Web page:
By Ken Reed
The low-pressure, neighborhood youth sports recreation league is nearly a thing of the past.
According to Linda Flanagan, author of a new book called “Take Back the Game: How Money and Mania Are Ruining Kids’ Sports,” the core issue is that when gobs of money started flowing into youth sports “kids’ sports stopped being for kids.”
Youth sports have become less about what’s best for the kids involved and more about how some adults can make money from youth sports. Here’s the issue in a nutshell: As soon as you add money you change what’s at stake — for kids and parents.
And research reveals that kids hate that money is such a big part of their sports experience. In a study done by the Families in Sport Lab at Utah State University, it was discovered that the more parents spend on their kids’ sports, the less the kids enjoy it and the more pressure they feel.
Flanagan says youth sports are now a $19.2 billion industry. She also says there has been a 90% increase in youth sports spending since 2010. There are many reasons why this has happened but one is youth sports tourism. Travel sports destinations for youth sports teams are a growth industry for entrepreneurs. These facilities — which often include dorms, hotels and restaurants — pull in youth teams from across the country and host mega tournaments at their massive complexes. Parents spend a lot of money to take their kids to these events and the kids feel more pressure as a result. Year-round competitive youth club teams can often cost parents $10,000, or more, per year.
Flanagan believes today’s profit-at-all-costs (PAAC) and win-at-all-costs (WAAC) ethos in youth sports can be mitigated to an extent if coaches and parents begin to focus more on what lessons sports can teach kids — and how those lessons can be applied for the rest of their lives — and a lot less on wins and losses, awards and potential athletic scholarships down the road (a huge long shot). Flanagan suggests parents and coaches ask themselves one key question: What can my youth sport athlete(s) take from this sports season that will help them grow as human beings?
I like that. That’s a great question. Another one is to constantly ask “What’s best for the kids?” throughout the youth sports experience.
Navigating youth sports world is really not that hard once the adults involved stop being driven by their egos and begin to be driven by their souls.
— Ken Reed, Sports Policy Director, League of Fans
Sports Forum Podcast
Episode #28 – League of Fans’ Sports Forum podcast: A Chat With Mano Watsa, a Leading Basketball and Life Educator – Watsa is President of PGC Basketball, the largest education basketball camp in the world, with over 150 camps in 30+ U.S. states and Canada. We discuss problems in youth sports today, including single sport specialization, the growing gap between the “haves” and “have-nots,” the high drop-out rate in competitive sports, and the growing mental health challenges young athletes are dealing with today.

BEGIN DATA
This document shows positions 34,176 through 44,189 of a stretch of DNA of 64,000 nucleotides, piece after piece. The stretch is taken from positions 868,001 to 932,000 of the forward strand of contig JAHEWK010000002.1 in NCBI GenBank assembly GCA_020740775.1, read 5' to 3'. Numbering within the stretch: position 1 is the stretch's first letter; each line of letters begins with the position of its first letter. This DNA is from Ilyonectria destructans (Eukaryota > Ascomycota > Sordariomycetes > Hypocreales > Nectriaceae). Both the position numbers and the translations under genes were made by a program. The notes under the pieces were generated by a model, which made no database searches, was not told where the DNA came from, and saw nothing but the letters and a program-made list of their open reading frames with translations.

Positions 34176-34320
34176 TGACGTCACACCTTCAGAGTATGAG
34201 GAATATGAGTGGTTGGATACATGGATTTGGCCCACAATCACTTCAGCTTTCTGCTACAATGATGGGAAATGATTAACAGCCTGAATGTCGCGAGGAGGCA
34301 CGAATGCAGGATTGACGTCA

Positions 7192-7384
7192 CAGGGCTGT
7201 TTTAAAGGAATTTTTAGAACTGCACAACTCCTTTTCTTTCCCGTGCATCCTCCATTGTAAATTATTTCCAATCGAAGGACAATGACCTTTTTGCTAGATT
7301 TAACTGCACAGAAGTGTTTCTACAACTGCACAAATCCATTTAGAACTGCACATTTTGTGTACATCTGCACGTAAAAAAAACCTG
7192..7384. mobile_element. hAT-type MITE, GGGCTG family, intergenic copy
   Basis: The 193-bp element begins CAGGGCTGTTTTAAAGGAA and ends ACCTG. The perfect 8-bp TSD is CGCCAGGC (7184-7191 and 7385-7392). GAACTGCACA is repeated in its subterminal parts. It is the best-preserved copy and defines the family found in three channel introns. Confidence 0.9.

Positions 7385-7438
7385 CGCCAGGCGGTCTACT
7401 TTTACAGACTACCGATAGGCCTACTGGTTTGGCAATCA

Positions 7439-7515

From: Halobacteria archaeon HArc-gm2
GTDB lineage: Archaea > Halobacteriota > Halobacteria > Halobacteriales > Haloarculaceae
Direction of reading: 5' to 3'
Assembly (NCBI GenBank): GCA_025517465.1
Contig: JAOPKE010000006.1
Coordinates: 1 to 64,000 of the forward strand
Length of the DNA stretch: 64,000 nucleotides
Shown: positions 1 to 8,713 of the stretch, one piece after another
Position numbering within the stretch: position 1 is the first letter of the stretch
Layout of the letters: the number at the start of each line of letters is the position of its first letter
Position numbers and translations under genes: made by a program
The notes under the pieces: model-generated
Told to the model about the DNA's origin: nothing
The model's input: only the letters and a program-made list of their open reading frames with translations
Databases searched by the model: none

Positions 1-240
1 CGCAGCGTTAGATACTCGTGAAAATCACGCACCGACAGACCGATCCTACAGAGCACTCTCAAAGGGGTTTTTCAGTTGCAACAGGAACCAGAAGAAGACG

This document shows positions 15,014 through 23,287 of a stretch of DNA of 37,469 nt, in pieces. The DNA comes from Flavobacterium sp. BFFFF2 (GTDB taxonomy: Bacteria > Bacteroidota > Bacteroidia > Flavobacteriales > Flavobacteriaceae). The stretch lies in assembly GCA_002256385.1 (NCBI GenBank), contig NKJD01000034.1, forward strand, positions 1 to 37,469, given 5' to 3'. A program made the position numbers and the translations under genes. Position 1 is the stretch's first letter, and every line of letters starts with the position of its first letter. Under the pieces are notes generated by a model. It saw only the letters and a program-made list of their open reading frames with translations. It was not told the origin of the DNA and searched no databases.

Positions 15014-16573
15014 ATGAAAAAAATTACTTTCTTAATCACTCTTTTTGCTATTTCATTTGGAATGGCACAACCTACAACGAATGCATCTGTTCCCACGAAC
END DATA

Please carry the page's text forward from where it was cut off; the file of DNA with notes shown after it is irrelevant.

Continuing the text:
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Episode #27 – League of Fans’ Sports Forum podcast: Kids’ Sports: How We Can Take Back the Game and Restore Quality Family Time In the Process – Linda Flanagan is author of “Take Back the Game: How Money and Mania Are Ruining Kids’ Sports and Why It Matters.” We discuss how commercialized and professionalized youth sports are hurting kids and their families.
Episode #26 – League of Fans’ Sports Forum podcast: How Can We Fix Youth Sports? – John O’Sullivan is Founder and CEO of Changing the Game Project and author of “Changing the Game: The Parents Guide to Raising Happy, High Performing Athletes and Giving Youth Sports Back to Our Kids.”
Episode #25 – League of Fans’ Sports Forum podcast: Physical Education Should Be a Critical Component of K-12 School Design – Michael Horn is co-founder of the Clayton Christensen Institute for Disruptive Innovation.
Episode #24 – League of Fans’ Sports Forum podcast: Mental Health and Athletes: Ending the Stigma – Nathan Braaten and Taylor Ricci are the founders of Dam Worth It, a non-profit created to end the stigma around mental health at colleges and universities through sport, storytelling, and community creation.
Episode #23 – League of Fans’ Sports Forum podcast: Olympian Benita Fitzgerald Mosley Talks Title IX, Youth Sports and the Olympics.
Media"How We Can Save Sports" author Ken Reed appears on Fox & Friends to explain how there's "too much adult in youth sports."
Ken Reed appears on Mornings with Gail from KFKA Radio in Colorado to discuss bad parenting in youth athletics.
“Should College Athletes Be Paid?” Ken Reed on The Morning Show from Wisconsin Public Radio
Ken Reed appears on KGNU Community Radio in Colorado (at 02:30) to discuss equality in sports and Title IX.
Ken Reed appears on the Ralph Nader Radio Hour (at 38:35) to discuss his book The Sports Reformers: Working to Make the World of Sports a Better Place, and to talk about some current sports issues.
- League of Fans Sports Policy Director Ken Reed quoted in Washington Post column titled "What happened to P.E.? It’s losing ground in our push for academic improvement," by Jay Mathews
League of Fans is a sports reform project founded by Ralph Nader to fight for the higher principles of justice, fair play, equal opportunity and civil rights in sports; and to encourage safety and civic responsibility in sports industry and culture.
Vanderbilt Sport & Society - On The Ball with Andrew Maraniss with guest Ken Reed, Sports Policy Director for League of Fans and author of How We Can Save Sports: A Game Plan
Sports & Torts – Ken Reed, Sports Policy Director, League of Fans – at the American Museum of Tort Law
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Ken Reed’s Author Page on Amazon